Some of us are meeting up to watch the last airing of Teddy Bart’s Roundtable from outside their “posh studios at the corner of Sixth and Church” tomorrow (Friday July, 29). Yes, I know we’ll look like those stupid schleps on that New York morning show—only without the fat weather guy and the corny jokes. (I wonder if there will be any live blogging?)
Whatever your political affiliation, please try to stop by some time between 7 and 9 am and show your support for all they’ve done, and your encouragement for a reincarnation of a new and improved Roundtable.
Speaking of which . . . Click the link below to see another letter from Bill Fletcher about plans for a possible sequel. I urge you to sign up at the link Fletch provides.
UPDATE: We stopped by to say goodbye to the Roundtable. We spoke with Darcy, one of the behind-the-scenes folks who makes the Public Forum run. If you were at Brickfest a few months ago, she was the one who made that event possible. She has no idea what happens after today. She only knows that she intends to stay with Teddy and Karlen for their next act.
I had thought we might crowd around the window and watch the show from the outside, but it didn’t feel right. What those folks do on those national morning shows in NYC always seemed so cheesy and imbecilic to me. "Cheesy" and "imbecilic" are not words I would use to describe Tedy Bart’s Roundtable. So we just waved and walked on.
I’m listening to the last hour of the show now and I’m glad that Karlen just mentioned Darcy and some of the others who listeners don’t ever get to hear about.
One final note. While we were in the Public Forum’s outer office, I caught a glimpse of the show on tv. I’ve never seen the show before. I wonder if those who see it have a different impression of the show from those of us who hear it. Is the Roundtable like the Kennedy-Nixon debate that was said to be so different depending on whether you saw it or heard it?
To Friends and Supporters of The Round Table and The Public Forum:
Recently it was announced that Teddy Bart’s Round Table would cease production as part of The Public Forum. This decision was made by five members of the Board of Directors of The Public Forum, the non-for-profit entity that was set up a few years ago to build a statewide television network around the radio show.
This decision by The Public Forum board requires Teddy and Karlen to wind down the program … for now.
I, along with several other regular guests of The Round Table, are working to help during this transition and to help plan for the future. I am a Democratic political consultant but this is a bi-partisan effort. Jon Crisp, a businessman and Chairman of the Davidson County Republican Party, and Chip Saltsman, a businessman and former Chairman of the Tennessee Republican Party, have agreed to help as have many others who regularly appear on the program.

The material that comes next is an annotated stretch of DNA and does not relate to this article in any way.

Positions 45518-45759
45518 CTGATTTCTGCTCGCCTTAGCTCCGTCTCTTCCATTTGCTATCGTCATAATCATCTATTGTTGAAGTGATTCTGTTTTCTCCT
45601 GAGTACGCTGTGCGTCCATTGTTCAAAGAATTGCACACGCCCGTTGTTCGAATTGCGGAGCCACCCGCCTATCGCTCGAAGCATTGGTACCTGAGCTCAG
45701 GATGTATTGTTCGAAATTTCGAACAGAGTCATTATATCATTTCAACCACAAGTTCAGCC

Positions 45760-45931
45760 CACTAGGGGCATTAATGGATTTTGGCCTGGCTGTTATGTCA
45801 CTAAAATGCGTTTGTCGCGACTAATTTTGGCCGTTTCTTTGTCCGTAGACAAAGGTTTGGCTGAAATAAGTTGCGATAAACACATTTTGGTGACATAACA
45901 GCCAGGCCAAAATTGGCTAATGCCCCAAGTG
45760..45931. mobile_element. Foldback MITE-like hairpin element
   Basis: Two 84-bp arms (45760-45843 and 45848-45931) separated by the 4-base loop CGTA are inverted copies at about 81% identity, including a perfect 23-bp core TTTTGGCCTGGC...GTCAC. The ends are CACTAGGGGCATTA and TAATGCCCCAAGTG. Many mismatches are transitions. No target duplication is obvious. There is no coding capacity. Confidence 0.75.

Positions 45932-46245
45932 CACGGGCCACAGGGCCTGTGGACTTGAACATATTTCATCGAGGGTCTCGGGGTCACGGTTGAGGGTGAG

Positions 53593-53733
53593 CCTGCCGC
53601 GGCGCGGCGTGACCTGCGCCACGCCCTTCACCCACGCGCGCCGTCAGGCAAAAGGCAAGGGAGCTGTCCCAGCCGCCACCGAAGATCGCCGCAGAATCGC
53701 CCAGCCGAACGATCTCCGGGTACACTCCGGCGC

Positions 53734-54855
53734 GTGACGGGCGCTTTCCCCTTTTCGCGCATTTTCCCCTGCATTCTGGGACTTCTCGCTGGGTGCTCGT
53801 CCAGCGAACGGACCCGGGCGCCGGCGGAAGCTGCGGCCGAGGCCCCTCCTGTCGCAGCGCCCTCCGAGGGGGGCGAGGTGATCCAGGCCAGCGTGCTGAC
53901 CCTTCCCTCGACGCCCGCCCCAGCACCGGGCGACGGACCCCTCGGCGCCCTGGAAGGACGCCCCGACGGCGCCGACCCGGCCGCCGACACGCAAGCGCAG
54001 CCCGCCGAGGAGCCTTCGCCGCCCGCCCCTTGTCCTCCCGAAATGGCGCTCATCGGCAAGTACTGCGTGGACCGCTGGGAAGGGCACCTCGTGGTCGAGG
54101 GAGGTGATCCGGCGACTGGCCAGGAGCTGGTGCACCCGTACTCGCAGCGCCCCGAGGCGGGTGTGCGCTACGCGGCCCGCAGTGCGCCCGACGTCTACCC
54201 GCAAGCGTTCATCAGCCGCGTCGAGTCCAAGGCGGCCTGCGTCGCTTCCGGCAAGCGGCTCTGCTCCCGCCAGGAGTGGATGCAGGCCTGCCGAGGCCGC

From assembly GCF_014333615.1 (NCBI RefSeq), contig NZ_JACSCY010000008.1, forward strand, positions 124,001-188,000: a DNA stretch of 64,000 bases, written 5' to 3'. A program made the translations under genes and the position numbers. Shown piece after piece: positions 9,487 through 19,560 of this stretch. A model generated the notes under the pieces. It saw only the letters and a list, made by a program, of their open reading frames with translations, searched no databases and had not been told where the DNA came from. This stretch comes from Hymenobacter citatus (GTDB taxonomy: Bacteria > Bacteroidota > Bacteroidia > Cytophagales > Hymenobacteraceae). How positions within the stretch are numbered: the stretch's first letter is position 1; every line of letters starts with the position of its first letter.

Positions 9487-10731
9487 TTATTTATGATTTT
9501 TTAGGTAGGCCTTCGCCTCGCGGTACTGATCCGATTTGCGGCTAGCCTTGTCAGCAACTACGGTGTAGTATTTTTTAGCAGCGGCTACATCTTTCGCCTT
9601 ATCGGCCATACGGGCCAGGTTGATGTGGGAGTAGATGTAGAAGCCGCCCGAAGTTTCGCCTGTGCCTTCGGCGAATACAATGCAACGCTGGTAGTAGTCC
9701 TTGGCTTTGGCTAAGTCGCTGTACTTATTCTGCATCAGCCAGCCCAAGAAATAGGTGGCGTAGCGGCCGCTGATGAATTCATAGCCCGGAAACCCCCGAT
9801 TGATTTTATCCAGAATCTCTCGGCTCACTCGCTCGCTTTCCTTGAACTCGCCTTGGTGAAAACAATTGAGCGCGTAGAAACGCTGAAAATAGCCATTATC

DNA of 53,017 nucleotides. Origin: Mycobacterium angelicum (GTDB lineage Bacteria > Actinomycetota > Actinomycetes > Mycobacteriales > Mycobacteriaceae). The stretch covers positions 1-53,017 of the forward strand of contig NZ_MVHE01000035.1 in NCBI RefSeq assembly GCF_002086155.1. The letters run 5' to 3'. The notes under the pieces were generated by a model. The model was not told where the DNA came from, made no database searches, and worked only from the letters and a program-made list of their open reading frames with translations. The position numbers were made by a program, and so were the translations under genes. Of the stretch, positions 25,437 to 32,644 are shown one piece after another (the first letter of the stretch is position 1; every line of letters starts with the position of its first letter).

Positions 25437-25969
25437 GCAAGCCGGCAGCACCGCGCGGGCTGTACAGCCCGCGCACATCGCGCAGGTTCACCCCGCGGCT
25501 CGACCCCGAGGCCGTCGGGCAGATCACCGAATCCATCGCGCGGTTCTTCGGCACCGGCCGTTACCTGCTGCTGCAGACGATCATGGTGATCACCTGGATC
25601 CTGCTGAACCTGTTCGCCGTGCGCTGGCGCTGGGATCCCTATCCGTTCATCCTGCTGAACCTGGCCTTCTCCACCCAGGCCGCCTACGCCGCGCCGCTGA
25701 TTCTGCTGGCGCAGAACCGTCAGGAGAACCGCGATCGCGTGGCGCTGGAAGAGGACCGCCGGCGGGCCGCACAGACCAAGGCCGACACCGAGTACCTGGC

The five members of The Public Forum board who voted to terminate the program have resigned, effective August 15th. After that time, all of us who support The Round Table will be free to dig in and do our part to revive the show.
There are two specific things I would like to ask you to do depending on how you want to help:
1. Go to www.thepublicforum.org and sign up for The Forum File so you can be kept up to date. Also encourage others to sign up for the email update.
2. If you want to contribute time, talent or money for the future, send me an email so I can keep up with you. Email me at firstname.lastname@example.org .
Although I am not speaking for Teddy and Karlen, I am convinced that The Round Table will be back on the air at some point as it has been for more than 20 years. Our community has benefited greatly from the civil, public-spirited discussion of issues of the day on The Round Table. It is easy to take such an important part of our community for granted. Perhaps the show will continue as a not-for-profit entity. Perhaps The Round Table will return to the commercial airwaves. In any case, it is time for each of us to stand up and be counted.
Forward this message to others in your circle and let’s encourage those in our community to rally around our friends. Our community and our state needs the civil public discourse offered by The Round Table now more than ever.
Margaret Mead, the noted American anthropologist and writer, said: A small group of thoughtful people could change the world. Indeed, it’s the only thing that ever has.
Join us now.